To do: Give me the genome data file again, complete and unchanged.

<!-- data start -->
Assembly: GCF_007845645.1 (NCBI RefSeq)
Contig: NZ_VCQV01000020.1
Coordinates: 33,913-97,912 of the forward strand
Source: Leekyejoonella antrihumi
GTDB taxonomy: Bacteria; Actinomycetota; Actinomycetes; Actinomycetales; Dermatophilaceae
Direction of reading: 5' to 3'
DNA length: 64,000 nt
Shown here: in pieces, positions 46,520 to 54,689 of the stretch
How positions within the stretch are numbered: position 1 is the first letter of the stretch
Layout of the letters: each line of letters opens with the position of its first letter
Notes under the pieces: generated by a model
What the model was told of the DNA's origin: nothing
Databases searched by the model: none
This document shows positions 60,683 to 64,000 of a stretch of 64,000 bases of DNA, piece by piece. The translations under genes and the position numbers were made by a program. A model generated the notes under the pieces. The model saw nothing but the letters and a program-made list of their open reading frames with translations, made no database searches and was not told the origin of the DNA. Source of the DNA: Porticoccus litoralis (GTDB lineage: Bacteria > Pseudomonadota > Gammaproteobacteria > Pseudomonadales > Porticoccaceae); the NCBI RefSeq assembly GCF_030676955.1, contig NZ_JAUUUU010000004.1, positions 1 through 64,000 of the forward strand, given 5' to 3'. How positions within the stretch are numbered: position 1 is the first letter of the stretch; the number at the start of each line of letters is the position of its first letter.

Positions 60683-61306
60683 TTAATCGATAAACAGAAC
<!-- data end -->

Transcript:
Assembly: GCF_007845645.1 (NCBI RefSeq)
Contig: NZ_VCQV01000020.1
Coordinates: 33,913-97,912 of the forward strand
Source: Leekyejoonella antrihumi
GTDB taxonomy: Bacteria; Actinomycetota; Actinomycetes; Actinomycetales; Dermatophilaceae
Direction of reading: 5' to 3'
DNA length: 64,000 nt
Shown here: in pieces, positions 46,520 to 54,689 of the stretch
How positions within the stretch are numbered: position 1 is the first letter of the stretch
Layout of the letters: each line of letters opens with the position of its first letter
Notes under the pieces: generated by a model
What the model was told of the DNA's origin: nothing
Databases searched by the model: none
This document shows positions 60,683 to 64,000 of a stretch of 64,000 bases of DNA, piece by piece. The translations under genes and the position numbers were made by a program. A model generated the notes under the pieces. The model saw nothing but the letters and a program-made list of their open reading frames with translations, made no database searches and was not told the origin of the DNA. Source of the DNA: Porticoccus litoralis (GTDB lineage: Bacteria > Pseudomonadota > Gammaproteobacteria > Pseudomonadales > Porticoccaceae); the NCBI RefSeq assembly GCF_030676955.1, contig NZ_JAUUUU010000004.1, positions 1 through 64,000 of the forward strand, given 5' to 3'. How positions within the stretch are numbered: position 1 is the first letter of the stretch; the number at the start of each line of letters is the position of its first letter.

Positions 60683-61306
60683 TTAATCGATAAACAGAAC